By Ken Sturtz
Even the biggest outdoor lover can find themselves stuck inside on a cold day and looking for some entertainment. Here are 10 movies you should watch on a boring winter day. Five are set in wintry locations and five will thaw you out with decidedly warmer settings.
“Groundhog Day” (1993)
OK campers rise and shine and don’t forget your booties… you know how it goes. “Groundhog Day” celebrates its 30th anniversary in February and even if you’ve seen this classic Billy Murray comedy a million times, it’s always worth another watch. It’s easy to miss some of its funnier moments in the first few viewings.
“Snow Day” (2000)
While it isn’t exactly great cinema, “Snow Day” successfully captures the excitement we all experience when we get a surprise day off from school or work. The movie is set in Syracuse, although it was shot in Wisconsin and Canada. For many Millennials “Snow Day” will serve as a nostalgic flashback to Nickelodeon’s days of making fun movies of questionable quality.
“The Bridges of Madison County” (1995)
If the Iowa summer wasn’t hot enough there’s the steamy onscreen romance between Meryl Streep and Clint Eastwood. She plays a farm wife whose family is on a trip when Eastwood’s character, a photojournalist with National Geographic who is photographing historic covered bridges, shows up looking for directions. They share a brief but intense love affair while pondering a future together.
“Happy Feet” (2006)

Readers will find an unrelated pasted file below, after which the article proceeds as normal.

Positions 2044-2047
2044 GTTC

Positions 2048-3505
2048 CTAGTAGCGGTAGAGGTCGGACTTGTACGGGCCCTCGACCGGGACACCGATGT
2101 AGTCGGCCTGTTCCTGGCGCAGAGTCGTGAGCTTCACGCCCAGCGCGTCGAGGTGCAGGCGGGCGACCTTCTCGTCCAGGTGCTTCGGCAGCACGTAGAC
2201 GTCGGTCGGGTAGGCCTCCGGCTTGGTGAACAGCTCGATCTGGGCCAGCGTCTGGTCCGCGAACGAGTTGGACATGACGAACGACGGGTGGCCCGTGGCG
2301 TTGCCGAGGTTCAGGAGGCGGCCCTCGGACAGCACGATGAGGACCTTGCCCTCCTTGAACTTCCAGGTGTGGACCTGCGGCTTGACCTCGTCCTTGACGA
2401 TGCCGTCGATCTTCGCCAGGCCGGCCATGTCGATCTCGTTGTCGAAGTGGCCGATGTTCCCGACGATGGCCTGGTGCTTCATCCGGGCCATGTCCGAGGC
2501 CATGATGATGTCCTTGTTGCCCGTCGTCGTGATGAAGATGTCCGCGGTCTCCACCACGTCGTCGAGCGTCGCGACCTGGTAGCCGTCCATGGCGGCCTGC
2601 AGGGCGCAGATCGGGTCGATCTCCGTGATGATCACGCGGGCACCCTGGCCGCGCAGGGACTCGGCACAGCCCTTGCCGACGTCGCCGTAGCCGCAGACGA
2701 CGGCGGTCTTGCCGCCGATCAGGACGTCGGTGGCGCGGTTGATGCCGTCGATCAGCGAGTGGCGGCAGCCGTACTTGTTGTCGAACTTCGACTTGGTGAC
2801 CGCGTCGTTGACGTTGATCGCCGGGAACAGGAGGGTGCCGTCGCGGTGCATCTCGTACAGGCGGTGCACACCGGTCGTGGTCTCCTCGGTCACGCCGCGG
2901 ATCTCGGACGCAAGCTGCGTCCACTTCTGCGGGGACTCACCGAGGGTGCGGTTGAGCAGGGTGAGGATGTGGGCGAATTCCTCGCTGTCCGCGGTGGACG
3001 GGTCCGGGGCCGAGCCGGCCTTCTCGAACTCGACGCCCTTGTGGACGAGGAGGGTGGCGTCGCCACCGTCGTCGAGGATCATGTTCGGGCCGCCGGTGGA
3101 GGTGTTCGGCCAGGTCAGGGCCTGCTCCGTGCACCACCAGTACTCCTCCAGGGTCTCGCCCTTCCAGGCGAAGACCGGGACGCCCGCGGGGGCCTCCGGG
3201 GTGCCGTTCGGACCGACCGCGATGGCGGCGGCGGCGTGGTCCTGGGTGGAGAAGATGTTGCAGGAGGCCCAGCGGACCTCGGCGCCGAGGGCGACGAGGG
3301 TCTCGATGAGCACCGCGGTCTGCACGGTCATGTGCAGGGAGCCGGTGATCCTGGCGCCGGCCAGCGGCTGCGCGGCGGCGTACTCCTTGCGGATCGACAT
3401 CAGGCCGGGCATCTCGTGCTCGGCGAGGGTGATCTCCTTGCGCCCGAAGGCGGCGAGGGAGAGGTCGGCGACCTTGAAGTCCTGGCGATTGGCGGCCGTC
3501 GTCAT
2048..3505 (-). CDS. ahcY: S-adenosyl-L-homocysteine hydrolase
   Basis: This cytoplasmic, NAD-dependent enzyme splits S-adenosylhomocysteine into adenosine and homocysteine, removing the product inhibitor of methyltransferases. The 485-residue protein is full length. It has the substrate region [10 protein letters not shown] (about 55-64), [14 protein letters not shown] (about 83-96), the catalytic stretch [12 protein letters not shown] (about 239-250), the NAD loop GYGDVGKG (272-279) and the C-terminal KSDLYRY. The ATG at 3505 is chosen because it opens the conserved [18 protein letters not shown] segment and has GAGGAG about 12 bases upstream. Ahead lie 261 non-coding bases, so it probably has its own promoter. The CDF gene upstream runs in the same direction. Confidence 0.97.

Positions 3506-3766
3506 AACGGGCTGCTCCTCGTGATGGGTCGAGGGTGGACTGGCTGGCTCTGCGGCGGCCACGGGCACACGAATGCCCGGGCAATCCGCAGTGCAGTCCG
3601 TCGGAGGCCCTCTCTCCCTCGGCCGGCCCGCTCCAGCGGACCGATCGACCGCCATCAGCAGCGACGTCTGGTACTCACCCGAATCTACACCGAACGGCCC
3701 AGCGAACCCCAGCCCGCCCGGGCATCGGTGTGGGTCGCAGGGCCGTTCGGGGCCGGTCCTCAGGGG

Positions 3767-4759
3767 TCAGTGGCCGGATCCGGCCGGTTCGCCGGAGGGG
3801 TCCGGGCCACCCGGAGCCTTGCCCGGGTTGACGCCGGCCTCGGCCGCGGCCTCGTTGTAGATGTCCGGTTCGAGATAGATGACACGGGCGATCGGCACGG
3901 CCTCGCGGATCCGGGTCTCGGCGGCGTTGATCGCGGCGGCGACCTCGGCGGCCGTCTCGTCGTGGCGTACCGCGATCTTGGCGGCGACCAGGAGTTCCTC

Even if animated children’s movies featuring singing, dancing animals aren’t your thing, it’s hard not to fall for these cute penguins. Every emperor penguin in Antarctica attracts a mate by singing a heart song. If the male penguin’s song matches the female’s, they mate. Enter Mumble, a penguin who is unfortunately a terrible singer and unable to attract a mate. But he can tap dance brilliantly.
Jon Krakauer wrote about the 1996 Mount Everest disaster — during which eight climbers died – in his bestseller “Into Thin Air.” The same basic story is told but with a great ensemble cast and hair-raising cinematic scenes that will make it feel like you’re clinging to the side of Everest. Tip: Consider watching with a hot beverage to counteract the scenes where everyone is suffering in the bitter cold.
“Dr. No” (1962)
This is the film that started it all, bringing Ian Fleming’s James Bond to the big screen. A suave Bond is dispatched to sunny, carefree Jamaica to investigate the disappearance of a British agent and uncovers a plot to disrupt a space launch with a secret weapon. Although filmed on a small budget and with a production value lacking compared to later films, “Dr. No” has gained a reputation as one of the best Bond films.
Kurt Russell stars as Herb Brooks, the inspiring coach who led the American hockey team to a gold medal at the 1980 Winter Olympics held in Lake Placid. The Americans won a game in the medal round against the heavily favored professional Soviet team, which became known as the “Miracle on Ice.”
Tommy Lee Jones and Anne Heche star as an emergency management director and seismologist fighting to stop and divert the lava flow from a volcano that erupts in Los Angeles and wreaks havoc on the city. The big budget movie makes use of CGI, miniatures and a nearly full-scale replica of Wilshire Boulevard to create some incredible lava-filled scenes.
“Three Kings” (1999)
The film features George Clooney, Mark Wahlberg, Ice Cube and Spike Jonze as American soldiers who discover a map at the end of the 1991 Gulf War detailing the location of a fortune in gold bullion that Iraq stole from Kuwait. They set off to steal the gold for themselves. This heist movie is set in the middle of a desert, perfect for wintertime.
“Cast Away” (2000)
Just about everyone has probably seen the blockbuster “Cast Away” several times. Tom Hanks plays a FedEx employee whose plane crashes in a storm, stranding him on a small island in the South Pacific. On a cold winter day, however, it is still satisfying to watch as he attempts to survive in and escape from his tropical prison.